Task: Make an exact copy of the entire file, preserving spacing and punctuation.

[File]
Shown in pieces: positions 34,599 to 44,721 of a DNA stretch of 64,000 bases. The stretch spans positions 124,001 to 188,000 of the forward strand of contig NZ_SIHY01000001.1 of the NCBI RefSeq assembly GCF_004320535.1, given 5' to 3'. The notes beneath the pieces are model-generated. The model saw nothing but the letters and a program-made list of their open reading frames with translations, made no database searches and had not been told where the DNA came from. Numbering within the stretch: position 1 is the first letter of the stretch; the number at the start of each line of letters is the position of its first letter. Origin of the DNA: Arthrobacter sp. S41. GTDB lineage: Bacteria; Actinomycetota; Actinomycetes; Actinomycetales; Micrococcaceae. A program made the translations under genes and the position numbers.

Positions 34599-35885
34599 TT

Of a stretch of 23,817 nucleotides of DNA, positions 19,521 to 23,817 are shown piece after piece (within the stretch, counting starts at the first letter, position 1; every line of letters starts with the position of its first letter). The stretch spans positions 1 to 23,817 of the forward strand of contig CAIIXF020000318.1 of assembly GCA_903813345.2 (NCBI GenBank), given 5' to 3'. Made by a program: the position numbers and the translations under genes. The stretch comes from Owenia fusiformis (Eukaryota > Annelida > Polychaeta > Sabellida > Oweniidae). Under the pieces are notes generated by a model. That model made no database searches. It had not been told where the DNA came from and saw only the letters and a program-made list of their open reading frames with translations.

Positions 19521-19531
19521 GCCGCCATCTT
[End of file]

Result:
Shown in pieces: positions 34,599 to 44,721 of a DNA stretch of 64,000 bases. The stretch spans positions 124,001 to 188,000 of the forward strand of contig NZ_SIHY01000001.1 of the NCBI RefSeq assembly GCF_004320535.1, given 5' to 3'. The notes beneath the pieces are model-generated. The model saw nothing but the letters and a program-made list of their open reading frames with translations, made no database searches and had not been told where the DNA came from. Numbering within the stretch: position 1 is the first letter of the stretch; the number at the start of each line of letters is the position of its first letter. Origin of the DNA: Arthrobacter sp. S41. GTDB lineage: Bacteria; Actinomycetota; Actinomycetes; Actinomycetales; Micrococcaceae. A program made the translations under genes and the position numbers.

Positions 34599-35885
34599 TT

Of a stretch of 23,817 nucleotides of DNA, positions 19,521 to 23,817 are shown piece after piece (within the stretch, counting starts at the first letter, position 1; every line of letters starts with the position of its first letter). The stretch spans positions 1 to 23,817 of the forward strand of contig CAIIXF020000318.1 of assembly GCA_903813345.2 (NCBI GenBank), given 5' to 3'. Made by a program: the position numbers and the translations under genes. The stretch comes from Owenia fusiformis (Eukaryota > Annelida > Polychaeta > Sabellida > Oweniidae). Under the pieces are notes generated by a model. That model made no database searches. It had not been told where the DNA came from and saw only the letters and a program-made list of their open reading frames with translations.

Positions 19521-19531
19521 GCCGCCATCTT